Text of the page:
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Vocal Jazz - Released January 1, 2006 | Verve

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Returning to the large ensemble sound of her 2005 success, Christmas Songs, pianist/vocalist Diana Krall delivers a superb performance on 2006's From This Moment On. Although having received a largely positive critical response for her creative departure into original singer/songwriter jazz material on 2004's The Girl in the Other Room, here listeners find Krall diving headlong into the Great American Songbook that has long been her bread and butter. While she's always been a pleasant presence on album, Krall has developed from a talented pianist who can sing nicely into an engaging, classy, and sultry vocalist with tastefully deft improvisational chops. But it's not just that her phrasing and tone are well-schooled. Having long drawn comparisons to such iconic and icy jazz singers as Julie London and Peggy Lee, Krall truly earns such high praise here. In fact, tracks like "Willow Weep for Me" and "Little Girl Blue" are drawn with such virtuosic melancholy by Krall as to be far and away some of the best ballads she's put to record. Similarly impressive big swing numbers like "Come Dance with Me" showcase her muscular rhythmic chops both vocally and on the keys. Backing her here is the always wonderful Clayton-Hamilton Jazz Orchestra, featuring some punchy and solid solo spots by trumpeter Terell Stafford, as well as the rhythm section talents of guitarist Anthony Wilson, bassist Robert Hurst, and drummer Jeff Hamilton. © Matt Collar /TiVo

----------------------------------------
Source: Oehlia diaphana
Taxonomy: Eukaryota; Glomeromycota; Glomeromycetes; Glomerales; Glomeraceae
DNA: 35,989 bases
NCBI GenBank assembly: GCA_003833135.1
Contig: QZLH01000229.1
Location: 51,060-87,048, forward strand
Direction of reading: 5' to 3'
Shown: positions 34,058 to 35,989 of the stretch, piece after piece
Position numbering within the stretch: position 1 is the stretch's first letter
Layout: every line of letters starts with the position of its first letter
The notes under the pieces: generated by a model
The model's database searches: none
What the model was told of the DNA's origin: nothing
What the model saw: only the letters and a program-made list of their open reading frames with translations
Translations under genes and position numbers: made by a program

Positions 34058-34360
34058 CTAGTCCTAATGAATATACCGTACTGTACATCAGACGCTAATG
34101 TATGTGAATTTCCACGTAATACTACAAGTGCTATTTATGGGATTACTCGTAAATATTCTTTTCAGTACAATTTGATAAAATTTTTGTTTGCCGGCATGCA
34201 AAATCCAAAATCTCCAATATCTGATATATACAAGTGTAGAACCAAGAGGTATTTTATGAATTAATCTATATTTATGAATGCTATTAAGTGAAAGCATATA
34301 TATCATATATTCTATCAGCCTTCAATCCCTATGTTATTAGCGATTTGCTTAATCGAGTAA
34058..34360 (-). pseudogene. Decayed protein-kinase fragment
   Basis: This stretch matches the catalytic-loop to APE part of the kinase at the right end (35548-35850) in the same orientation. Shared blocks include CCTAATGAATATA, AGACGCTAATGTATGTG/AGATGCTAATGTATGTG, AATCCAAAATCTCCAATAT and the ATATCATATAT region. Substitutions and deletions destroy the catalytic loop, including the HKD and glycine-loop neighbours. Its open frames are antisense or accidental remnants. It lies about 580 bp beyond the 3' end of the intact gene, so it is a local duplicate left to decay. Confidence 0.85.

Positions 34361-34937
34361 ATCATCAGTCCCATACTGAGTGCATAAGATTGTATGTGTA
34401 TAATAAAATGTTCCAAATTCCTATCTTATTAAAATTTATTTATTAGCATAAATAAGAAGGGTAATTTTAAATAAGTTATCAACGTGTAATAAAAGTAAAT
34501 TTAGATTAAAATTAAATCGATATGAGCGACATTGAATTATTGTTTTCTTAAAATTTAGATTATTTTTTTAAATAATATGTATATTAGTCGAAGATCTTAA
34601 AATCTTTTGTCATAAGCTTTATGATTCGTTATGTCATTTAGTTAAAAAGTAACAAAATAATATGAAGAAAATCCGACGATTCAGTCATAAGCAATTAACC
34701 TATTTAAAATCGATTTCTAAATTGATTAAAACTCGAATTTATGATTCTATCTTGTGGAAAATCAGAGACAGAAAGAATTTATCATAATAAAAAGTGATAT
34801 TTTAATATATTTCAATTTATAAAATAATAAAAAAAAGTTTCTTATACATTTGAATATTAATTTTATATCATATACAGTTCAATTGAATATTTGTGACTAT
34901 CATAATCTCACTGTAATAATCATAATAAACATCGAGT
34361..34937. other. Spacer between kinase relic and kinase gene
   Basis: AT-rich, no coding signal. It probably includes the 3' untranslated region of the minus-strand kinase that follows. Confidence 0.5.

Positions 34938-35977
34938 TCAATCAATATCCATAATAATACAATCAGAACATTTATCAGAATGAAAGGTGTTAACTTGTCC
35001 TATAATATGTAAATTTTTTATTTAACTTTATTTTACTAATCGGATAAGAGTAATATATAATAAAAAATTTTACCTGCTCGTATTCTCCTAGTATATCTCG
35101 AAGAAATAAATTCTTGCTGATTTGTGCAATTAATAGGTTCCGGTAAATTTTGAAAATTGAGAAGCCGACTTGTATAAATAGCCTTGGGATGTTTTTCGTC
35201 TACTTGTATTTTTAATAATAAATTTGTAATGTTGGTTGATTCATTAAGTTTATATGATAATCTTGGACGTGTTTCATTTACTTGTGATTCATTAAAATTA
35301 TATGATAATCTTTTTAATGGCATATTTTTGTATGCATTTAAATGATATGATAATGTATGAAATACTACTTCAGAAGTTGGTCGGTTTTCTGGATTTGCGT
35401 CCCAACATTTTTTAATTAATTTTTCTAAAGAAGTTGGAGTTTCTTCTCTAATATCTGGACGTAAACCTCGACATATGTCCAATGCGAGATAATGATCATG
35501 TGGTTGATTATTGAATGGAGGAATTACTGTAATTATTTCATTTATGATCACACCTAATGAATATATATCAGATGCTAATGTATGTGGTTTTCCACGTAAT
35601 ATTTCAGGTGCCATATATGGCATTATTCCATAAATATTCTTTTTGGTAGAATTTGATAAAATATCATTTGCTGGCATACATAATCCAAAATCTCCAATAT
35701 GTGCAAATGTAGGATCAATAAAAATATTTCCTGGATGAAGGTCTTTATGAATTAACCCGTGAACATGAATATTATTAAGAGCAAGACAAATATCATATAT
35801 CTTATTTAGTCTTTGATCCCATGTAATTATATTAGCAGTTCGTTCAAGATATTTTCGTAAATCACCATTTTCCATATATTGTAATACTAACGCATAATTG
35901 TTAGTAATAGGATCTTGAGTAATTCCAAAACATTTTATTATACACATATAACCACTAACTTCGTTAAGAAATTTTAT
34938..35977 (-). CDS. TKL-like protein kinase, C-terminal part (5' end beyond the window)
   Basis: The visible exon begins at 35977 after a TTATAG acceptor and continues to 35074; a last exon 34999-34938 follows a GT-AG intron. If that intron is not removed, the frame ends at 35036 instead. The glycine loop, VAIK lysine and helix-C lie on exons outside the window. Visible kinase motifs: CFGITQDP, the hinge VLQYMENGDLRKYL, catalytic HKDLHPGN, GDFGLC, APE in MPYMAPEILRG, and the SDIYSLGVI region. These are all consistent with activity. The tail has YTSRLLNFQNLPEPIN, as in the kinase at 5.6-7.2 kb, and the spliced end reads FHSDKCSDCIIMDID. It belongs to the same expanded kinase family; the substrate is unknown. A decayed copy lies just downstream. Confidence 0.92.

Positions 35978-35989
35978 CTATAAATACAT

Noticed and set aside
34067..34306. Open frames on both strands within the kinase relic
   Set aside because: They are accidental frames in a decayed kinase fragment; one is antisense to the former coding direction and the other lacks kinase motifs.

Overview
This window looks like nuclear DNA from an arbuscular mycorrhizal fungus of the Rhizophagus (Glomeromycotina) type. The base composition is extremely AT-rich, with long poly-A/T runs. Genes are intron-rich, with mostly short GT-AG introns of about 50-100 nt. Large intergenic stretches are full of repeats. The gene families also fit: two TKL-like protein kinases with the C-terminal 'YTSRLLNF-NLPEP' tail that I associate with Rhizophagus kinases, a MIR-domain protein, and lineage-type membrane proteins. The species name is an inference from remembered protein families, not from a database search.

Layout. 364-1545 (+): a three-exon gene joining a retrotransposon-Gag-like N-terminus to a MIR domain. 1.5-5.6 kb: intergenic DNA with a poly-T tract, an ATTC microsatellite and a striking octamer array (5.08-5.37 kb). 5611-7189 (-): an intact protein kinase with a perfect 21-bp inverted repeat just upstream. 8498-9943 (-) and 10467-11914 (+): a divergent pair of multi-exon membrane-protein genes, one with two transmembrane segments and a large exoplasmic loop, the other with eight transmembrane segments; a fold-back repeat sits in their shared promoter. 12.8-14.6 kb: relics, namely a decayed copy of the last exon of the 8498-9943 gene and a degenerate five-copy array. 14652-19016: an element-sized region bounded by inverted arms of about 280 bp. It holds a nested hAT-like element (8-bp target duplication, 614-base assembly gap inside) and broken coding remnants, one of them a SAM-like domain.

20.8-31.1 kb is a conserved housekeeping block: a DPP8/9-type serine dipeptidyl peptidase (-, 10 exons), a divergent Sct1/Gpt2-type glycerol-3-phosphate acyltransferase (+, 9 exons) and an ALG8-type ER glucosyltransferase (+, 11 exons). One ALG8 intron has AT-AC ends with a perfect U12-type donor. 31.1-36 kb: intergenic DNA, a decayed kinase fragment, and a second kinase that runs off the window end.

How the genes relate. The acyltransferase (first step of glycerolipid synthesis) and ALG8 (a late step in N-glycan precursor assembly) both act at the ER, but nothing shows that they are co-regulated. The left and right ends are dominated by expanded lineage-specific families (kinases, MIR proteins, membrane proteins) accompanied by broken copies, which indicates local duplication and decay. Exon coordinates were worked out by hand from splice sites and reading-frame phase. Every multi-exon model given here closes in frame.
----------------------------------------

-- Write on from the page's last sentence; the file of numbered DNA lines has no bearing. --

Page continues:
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Vocal Jazz - Released January 1, 2005 | Verve